The amount of food that farmers produced is very important as the human population increases. Unfortunately, other organisms want to consume these crops, resulting in a high loss in food production. This is why pesticides are used in agriculture not only to control weeds but manage insect infestation and diseases as well. However, traditional pesticides degrade quickly and don’t work to certain pests. This results in harmful effects on other insects, environmental contamination, and substantial wastage of pest control products.
The metal-organic frameworks (MOFs)
So, a team of chemists and chemical engineers from the University of Bath in England have developed a molecular sponge called metal-organic frameworks (MOFs) that soaks up the ant pheromones and releases them gradually to attract pests to an insecticide trap.
Their study, which appeared in American research platform Science Daily, shows that baits can be placed in certain areas of farms rather than spraying the whole crop with pesticides. According to the World Health Organization, pesticides are chemicals so they may induce adverse health effects on humans, including effects on immune, nervous, or reproduction systems. This is why pesticides have to be tested for all possible health effects before they can be authorized for use. The results of said tests should also be analyzed by experts to determine any risks to humans.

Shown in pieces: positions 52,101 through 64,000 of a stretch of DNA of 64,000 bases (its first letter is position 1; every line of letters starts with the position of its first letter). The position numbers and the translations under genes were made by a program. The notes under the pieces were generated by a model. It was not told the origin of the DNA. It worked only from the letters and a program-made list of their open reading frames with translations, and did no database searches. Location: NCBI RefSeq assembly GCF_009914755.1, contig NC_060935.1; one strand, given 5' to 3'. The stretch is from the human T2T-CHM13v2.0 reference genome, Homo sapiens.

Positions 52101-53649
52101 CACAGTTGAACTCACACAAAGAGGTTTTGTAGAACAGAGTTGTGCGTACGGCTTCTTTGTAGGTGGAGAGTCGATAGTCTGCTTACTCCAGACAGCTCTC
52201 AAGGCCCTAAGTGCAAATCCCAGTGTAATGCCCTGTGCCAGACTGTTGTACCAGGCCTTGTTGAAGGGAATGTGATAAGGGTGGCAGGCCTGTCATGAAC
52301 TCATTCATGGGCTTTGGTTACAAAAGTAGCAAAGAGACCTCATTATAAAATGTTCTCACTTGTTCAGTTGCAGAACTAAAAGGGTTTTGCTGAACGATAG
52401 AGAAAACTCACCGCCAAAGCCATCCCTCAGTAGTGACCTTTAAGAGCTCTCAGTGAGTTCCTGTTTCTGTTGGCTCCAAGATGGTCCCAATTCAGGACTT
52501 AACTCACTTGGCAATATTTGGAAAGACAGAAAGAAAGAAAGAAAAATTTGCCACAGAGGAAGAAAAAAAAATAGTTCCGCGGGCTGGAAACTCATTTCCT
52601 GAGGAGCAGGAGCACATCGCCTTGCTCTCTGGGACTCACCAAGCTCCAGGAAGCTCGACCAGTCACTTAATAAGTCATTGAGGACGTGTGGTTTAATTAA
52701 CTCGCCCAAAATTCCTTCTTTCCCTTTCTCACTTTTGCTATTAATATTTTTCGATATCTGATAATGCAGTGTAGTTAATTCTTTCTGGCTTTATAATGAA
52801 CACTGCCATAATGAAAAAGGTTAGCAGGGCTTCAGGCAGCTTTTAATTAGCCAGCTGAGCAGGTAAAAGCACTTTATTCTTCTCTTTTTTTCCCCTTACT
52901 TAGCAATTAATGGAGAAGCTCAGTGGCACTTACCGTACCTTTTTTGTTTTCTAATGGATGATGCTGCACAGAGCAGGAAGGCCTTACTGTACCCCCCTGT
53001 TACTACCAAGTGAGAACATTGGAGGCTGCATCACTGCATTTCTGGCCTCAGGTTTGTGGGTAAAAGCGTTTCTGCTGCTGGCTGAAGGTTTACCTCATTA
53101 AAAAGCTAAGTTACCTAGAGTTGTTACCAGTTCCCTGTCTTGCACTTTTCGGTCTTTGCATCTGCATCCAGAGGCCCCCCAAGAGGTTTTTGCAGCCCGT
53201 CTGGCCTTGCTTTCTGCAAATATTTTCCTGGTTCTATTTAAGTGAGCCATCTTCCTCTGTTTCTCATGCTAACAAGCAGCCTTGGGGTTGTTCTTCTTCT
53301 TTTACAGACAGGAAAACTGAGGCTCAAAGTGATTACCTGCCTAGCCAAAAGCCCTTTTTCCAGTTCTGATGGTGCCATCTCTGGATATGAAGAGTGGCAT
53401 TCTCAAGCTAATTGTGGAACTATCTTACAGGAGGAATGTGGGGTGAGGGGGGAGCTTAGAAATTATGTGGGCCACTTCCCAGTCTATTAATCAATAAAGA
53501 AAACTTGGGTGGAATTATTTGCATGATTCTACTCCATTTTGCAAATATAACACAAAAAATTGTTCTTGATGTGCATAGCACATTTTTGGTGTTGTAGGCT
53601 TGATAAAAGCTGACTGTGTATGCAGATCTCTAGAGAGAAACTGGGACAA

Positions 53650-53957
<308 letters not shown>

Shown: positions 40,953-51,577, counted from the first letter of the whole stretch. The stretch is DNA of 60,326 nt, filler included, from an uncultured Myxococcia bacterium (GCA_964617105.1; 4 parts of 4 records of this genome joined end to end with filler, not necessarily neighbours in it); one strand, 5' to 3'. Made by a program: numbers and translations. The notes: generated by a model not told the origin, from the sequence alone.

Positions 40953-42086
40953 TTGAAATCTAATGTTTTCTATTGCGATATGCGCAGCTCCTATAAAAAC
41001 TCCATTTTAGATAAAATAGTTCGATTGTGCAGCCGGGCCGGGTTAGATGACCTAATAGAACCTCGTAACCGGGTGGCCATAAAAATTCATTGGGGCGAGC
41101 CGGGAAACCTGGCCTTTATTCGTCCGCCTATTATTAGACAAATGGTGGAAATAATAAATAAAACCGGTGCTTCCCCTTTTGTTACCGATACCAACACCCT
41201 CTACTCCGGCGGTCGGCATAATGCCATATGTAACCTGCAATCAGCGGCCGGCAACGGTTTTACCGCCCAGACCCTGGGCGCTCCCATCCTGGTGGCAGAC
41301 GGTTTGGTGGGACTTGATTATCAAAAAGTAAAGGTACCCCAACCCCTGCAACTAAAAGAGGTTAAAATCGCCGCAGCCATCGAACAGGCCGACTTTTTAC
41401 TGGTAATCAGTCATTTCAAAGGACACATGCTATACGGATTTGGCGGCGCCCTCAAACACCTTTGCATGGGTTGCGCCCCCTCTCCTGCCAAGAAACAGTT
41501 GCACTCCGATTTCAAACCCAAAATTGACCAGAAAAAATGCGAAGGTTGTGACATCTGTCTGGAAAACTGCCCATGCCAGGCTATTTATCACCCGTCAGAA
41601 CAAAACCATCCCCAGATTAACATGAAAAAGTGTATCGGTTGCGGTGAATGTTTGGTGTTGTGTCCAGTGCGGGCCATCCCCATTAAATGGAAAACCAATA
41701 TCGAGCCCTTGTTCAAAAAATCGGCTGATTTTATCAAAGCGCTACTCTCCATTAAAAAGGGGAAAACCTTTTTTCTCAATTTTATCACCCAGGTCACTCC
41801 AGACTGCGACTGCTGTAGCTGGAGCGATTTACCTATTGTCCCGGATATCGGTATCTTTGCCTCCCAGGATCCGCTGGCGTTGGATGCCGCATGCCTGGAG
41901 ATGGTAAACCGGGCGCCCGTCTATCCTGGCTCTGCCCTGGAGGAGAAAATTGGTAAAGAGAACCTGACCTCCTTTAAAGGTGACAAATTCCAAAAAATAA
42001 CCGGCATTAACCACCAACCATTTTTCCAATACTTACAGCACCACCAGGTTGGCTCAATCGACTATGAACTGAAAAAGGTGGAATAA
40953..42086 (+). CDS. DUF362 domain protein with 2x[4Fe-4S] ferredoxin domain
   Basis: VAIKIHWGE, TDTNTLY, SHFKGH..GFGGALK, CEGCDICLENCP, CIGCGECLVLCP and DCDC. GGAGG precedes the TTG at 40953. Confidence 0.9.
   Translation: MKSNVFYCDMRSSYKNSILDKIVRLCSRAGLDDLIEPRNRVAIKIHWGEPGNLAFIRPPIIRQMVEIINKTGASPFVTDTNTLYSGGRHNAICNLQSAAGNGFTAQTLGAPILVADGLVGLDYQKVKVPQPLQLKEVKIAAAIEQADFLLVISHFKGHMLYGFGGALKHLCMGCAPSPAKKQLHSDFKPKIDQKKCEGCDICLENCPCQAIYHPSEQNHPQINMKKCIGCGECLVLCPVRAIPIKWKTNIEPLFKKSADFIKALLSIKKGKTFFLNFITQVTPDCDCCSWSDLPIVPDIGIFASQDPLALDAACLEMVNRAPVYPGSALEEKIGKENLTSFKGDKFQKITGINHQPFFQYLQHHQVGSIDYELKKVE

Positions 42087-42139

Our World in Data shows the countries with the highest total pesticide use measured in tonnes per year. This includes China (1.77 million tonnes in 2017), Brazil (377,176t), United States (407,779t), Argentina (196,009), Ukraine (78,201t), and Canada (90,839t). Meanwhile, the countries that used pesticides the least include Comoros, Congo, and Pakistan (all <1t). Tanzania (1t), Saint Kitts and Nevis (2t), Timor (2t), and Iceland (3t) are also on the list.
Simulating the movement of the pheromone molecule
Aside from designing the MOFs, scientists at the Universities of Bath and Sussex also utilize computational modeling to simulate the movement of the ant pheromone molecule inside the MOFs pores to determine which structures would give the optimum speed and capacity of release. By changing the chemical groups within the basic framework structure, the team found that it is possible to adjust the speed of the release of ant pheromones. This way, the chemicals can be released not just in days but a period of several months.
The team even conducted field trials in a eucalyptus plantation in Brazil and it shows that the pheromone-loaded MOFs can attract the ants into the trap. Trail pheromones are found in many social insects that forage on the ground, including ants and termites. Few non-social insects likewise use them. Trail pheromones are used by insects for marking their pathways to resources.
Lead author Professor Andrew Burrows, who is also the Head of the Department of Chemistry at the University of bath and a Professor of Inorganic Chemistry, explained that insect pheromones have been previously used for attracting pests. However, the trouble is that they are quite volatile, meaning their effects don’t last long. With their MOFs molecular sponge, though, the ant pheromones can be stored in the pores and then released slowly for a longer period.